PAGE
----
After owning it for 16 years, it was time to have it graded.
I can't believe it's been over a year since I last posted a journal entry. I hope to be a little more prolific in the future.
This 1895 Liberty Head five dollar gold coin pictured below has been in my family for many years. I don't know exactly how many, but I'm reasonably certain that my paternal Grandfather acquired it before 1933, and probably sometime in the 1920's. He was not a collector, but rather a hoarder of silver and gold coins. If you've read my bio, you know that my Grandfather is the person responsible for starting me down the path to becoming a coin collector and numismatist. Beginning in the early 1960's he would give each of his grandchildren a couple of Morgan or Peace dollars at Christmas time. I am the oldest of all of my siblings and cousins, so I actually benefited the longest from his generosity.
He passed away late in 1973, but it wasn't until mid 1974 that we realized just how many coins he had stashed away in the attic of the family home. Being the oldest child, my father was the executor of his will and with me being the only serious coin collector in the family, I was was given the task of dividing the entire coin hoard equitably between my Father, and his three siblings. There were at least 500 each of silver dollars, half dollars, quarters and dimes. Several thousands coins in all, the hoard included:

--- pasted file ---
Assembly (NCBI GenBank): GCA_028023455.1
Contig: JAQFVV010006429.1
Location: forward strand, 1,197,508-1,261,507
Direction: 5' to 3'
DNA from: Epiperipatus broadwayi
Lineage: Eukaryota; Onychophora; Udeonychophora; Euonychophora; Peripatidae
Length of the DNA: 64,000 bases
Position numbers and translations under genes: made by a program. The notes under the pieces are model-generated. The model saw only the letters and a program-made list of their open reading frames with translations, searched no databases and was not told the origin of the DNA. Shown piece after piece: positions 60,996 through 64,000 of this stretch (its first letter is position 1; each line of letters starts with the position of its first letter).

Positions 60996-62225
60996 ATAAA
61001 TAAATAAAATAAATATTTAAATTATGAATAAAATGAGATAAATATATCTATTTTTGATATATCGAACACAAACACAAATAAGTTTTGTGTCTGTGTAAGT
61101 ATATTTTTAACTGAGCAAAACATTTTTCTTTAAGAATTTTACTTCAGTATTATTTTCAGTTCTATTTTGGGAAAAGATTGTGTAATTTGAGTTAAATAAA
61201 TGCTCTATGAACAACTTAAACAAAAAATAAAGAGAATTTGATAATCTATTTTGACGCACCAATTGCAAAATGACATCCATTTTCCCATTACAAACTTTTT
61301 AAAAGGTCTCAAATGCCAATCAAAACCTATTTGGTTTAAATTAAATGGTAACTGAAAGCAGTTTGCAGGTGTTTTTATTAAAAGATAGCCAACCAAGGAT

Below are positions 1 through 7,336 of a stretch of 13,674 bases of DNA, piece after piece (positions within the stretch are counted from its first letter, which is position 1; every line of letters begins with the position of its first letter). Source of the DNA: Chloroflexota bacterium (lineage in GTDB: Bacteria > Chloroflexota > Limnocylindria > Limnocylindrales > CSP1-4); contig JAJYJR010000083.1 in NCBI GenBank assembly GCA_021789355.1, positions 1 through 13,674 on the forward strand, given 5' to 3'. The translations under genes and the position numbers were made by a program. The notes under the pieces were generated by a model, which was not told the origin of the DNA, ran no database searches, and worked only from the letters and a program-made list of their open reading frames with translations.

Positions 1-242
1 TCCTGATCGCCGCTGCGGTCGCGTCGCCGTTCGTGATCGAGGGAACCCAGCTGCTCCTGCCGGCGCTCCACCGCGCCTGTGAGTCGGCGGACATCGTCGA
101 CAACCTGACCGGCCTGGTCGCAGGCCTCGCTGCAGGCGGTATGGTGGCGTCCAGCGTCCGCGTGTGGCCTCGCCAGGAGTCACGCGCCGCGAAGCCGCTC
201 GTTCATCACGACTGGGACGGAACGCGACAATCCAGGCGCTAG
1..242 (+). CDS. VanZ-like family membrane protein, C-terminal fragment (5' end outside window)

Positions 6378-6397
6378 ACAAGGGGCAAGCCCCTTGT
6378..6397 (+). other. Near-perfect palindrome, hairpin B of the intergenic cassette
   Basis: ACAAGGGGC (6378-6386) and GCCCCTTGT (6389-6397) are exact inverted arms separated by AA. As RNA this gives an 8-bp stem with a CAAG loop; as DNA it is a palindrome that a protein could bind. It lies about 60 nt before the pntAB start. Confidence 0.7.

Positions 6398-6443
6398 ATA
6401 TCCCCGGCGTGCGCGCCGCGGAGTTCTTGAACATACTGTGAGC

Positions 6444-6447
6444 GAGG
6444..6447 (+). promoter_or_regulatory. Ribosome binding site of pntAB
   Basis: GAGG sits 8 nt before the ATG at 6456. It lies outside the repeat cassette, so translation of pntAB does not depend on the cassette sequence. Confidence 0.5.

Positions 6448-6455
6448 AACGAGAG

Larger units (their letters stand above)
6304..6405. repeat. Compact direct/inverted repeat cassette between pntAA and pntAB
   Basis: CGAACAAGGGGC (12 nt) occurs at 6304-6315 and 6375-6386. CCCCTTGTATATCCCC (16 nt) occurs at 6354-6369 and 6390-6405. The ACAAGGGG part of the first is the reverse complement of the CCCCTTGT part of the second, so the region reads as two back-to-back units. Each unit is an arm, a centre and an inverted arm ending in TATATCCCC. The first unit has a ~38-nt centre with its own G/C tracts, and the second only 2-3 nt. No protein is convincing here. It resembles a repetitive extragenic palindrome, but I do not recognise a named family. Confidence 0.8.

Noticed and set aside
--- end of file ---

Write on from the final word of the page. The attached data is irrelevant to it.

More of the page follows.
- Morgan and Peace Dollars
- Barber, Walking Liberty, and Franklin Half Dollars
- Barber, Standing Liberty, and Washington Quarters
- Barber, Winged Liberty, and Roosevelt Dimes
- Three gold coins (Two $5 and One $10)
All of the dimes, quarters, and half dollars were probably obtained from pocket change since the majority of the dates were between 1930 and 1964 and all of the coins with earlier dates were very well worn. There were roughly two Morgan dollars for every Peace dollar and I think many were obtained during trips to Nevada in the 1950's and 60's.
Being the executor, my father gave each of his three siblings one of the gold coins, keeping none for himself. This aggravated me at the time, but in hindsight this is the fairest thing he could have done and makes perfect sense. This coin came into my possession when my Aunt passed away in 1999 from pancreatic cancer. I would greatly prefer that my Aunt was still with us, but I am glad to have at least one of the three gold coins from my Grandfather's estate.
From a numismatic perspective, this coin is a relatively common date AU, and was probably also taken from circulation in the 1920's. As a piece of family history however, it is priceless, which is why I decided to send it to NGC for grading and encapsulation. It now has a well defined value and will be protected from any further degradation in the new scratch resistant holder. With a little luck, it will remain in our family for many years to come.
Thanks for reading.
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